Did I add the kitchen sink to my style file? December 3rd, 2010

It sure feels that way.  Amazingly, a standard OpenLayers build weighs in excess of 900KB of minified JavaScript.  Granted, GZIP helps a bit, but that is a ton of stuff to ask a poor browser to interpret if you’re goal is just to display a basic map.  After a bit of poking, I found you can build a “lite” version that is only a few hundred KB and strips out most of the features.  And this is when I stopped looking.  Aside from a bloated codebase, it doesn’t really support mobile phones easily (as in limited touch support and extremely bad performance) which is kindof what I was looking to display a map on.

As I was assessing the landscape, I got this incredible sense of deja-vu.  You see, up until recently, I worked for MapQuest.  While there, I wrote a few mapping toolkits or rendering libraries and know a bit about what it takes to build one well.  The MapQuest JavaScript API, while not perfect and suffering from a host of legacy issues such as crazy projection and zoom levels, layers of backwards compatibility support and licensing restrictions, is actually a pretty compact and performant bit of JavaScript.  I rewrote it a couple of years ago when we launched our first mobile Safari website and was basically focused on limiting code size and maximizing performance.  At the time the entire mapping API was about the size of a tile to download.  It’s grown a bit since then but this is mainly through the addition of layer upon layer of legacy support and a number of bits needed to run MapQuest.com on the desktop.

With this experience in mind, I was upset to find that despite massive innovation over the past few years on the server side of open source geo, basically everyone is still focused on OpenLayers on the client side.  And OpenLayers is in desperate need of a reboot – which the dev team is doing as part of a 3.0 rebuild.  This is a great thing for anyone needing a full map-centric JavaScript map library, but it still leaves a niche for a super-lightweight, DOM-centric map library to fill in on the low end.

So you know where this is going… I started writing yet another JavaScript mapping library.  I want it to be small and fast for doing simple things (which in my experience comprises 90% of the use cases).  I’d also like it to work very closely with the DOM.  This isn’t 2005 when we were all trying to build crazy abstractions on top of the DOM to hide it.  I want to be able to have the library do enough to manage the coordinate system, tiles, etc and then just let me start attaching DOM content instead of working through layers of leaky abstractions.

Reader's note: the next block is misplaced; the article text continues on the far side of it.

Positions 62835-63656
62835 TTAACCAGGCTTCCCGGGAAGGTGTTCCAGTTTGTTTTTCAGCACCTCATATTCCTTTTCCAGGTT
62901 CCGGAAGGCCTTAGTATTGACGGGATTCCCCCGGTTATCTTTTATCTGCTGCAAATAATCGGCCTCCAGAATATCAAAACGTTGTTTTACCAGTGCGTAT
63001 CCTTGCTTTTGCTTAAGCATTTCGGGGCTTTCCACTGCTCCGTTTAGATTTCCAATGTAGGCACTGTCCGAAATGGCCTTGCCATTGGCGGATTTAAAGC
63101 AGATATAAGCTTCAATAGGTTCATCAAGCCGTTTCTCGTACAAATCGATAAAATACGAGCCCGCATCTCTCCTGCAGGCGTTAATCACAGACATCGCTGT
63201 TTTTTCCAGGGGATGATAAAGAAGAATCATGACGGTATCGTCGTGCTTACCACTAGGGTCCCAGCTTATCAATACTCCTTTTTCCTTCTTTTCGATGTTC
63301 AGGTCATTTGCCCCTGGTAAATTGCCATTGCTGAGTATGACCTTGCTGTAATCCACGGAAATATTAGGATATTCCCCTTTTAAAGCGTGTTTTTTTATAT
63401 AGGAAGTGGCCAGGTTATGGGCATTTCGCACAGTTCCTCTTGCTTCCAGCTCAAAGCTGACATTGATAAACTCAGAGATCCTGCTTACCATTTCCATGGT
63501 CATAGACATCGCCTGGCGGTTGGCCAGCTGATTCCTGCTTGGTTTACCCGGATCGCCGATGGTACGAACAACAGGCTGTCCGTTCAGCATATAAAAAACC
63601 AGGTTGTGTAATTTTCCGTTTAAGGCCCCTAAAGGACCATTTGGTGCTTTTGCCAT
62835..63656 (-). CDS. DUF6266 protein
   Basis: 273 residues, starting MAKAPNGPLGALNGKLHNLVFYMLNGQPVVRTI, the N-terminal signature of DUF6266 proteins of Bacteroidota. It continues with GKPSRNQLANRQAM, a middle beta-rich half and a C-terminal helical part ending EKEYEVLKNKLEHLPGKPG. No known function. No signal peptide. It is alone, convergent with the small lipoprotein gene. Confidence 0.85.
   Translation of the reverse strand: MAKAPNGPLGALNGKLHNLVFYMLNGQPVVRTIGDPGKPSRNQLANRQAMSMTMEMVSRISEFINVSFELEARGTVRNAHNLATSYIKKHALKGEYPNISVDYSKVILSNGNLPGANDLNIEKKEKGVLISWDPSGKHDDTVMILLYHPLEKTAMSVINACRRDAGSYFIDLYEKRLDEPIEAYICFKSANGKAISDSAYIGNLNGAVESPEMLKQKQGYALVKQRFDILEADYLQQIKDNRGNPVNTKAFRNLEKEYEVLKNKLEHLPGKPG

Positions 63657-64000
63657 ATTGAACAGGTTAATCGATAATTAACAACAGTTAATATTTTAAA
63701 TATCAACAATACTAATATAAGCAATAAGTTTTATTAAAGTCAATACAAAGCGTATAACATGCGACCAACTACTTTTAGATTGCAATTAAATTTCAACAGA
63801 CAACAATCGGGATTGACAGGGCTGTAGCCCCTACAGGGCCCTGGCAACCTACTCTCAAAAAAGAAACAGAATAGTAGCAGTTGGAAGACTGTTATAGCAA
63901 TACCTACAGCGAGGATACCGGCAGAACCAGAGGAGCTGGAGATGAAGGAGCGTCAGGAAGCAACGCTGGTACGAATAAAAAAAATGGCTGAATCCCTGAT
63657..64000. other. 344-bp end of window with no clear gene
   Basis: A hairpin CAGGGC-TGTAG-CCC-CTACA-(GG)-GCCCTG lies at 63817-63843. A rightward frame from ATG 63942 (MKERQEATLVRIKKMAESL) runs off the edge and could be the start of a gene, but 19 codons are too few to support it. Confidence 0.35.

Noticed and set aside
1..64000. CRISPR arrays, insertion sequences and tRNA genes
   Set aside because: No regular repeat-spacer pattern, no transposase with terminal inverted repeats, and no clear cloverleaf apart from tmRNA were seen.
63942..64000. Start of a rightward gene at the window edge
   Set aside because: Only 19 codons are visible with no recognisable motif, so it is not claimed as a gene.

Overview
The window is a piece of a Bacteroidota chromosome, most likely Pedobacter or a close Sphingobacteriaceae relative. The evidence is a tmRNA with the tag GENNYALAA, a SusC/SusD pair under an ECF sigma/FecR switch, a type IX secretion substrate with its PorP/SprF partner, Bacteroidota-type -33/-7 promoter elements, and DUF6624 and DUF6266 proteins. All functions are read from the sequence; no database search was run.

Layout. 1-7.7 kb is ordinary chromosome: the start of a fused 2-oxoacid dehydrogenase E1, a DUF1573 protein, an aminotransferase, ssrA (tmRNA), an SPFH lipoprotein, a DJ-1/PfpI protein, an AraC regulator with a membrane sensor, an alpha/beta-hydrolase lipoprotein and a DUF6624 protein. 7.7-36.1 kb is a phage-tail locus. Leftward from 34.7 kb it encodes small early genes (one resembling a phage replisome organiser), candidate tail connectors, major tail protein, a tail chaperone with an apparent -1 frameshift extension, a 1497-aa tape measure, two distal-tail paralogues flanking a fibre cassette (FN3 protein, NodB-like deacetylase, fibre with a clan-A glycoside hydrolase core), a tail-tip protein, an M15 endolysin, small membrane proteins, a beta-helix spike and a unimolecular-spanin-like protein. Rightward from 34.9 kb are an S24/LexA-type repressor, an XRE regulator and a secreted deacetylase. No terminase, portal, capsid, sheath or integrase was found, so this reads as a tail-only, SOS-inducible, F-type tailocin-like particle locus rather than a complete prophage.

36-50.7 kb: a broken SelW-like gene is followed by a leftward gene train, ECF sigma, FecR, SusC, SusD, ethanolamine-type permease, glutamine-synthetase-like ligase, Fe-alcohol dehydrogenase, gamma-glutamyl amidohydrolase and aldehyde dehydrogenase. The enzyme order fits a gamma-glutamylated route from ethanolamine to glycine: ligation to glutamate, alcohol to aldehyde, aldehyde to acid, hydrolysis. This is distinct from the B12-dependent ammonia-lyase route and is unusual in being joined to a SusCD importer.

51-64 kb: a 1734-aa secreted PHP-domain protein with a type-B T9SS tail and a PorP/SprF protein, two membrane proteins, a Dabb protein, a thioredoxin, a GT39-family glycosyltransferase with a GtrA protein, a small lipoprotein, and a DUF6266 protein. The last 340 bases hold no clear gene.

It’s not all there in the head yet, but what I’ve got now will render standard web mercator tiles at arbitrary resolution, supports smoothly zooming between native resolutions of the tile server and supports attaching arbitrary DOM elements to the map by either adding a “positioning delegate” object (which is what complex elements like a Tile Layer use to draw themselves) or falling back to the default delegate which just assumes that the element has a geo property which contains a Lat/Lng and pixel offset and will take care of managing things from there.

So, very not done yet, but it weighs in at 7KB raw and 3KB gzipped.  I expect that to perhaps double by the time I get non-brain-damaged background tile invalidation and event handling in place.  I don’t really plan to add more than those basics.  The rest can be managed through normal DOM manipulations, of which there are a plethora of tools and approaches.

Here’s the GitHub repo: https://github.com/stellaeof/nanomaps

This entry was posted on Friday, December 3rd, 2010 at 8:52 pm and is filed under geeky, nanomaps. You can follow any responses to this entry through the RSS 2.0 feed.You can leave a response, or trackback from your own site.

One Response

December 7th, 2010 at 5:25 pm
Stella Laurenzo » Blog Archive » Working Version of Nanomaps Says:

[...] my previous post, I discussed a little project I started to create a super-small, no frills JavaScript map display [...]

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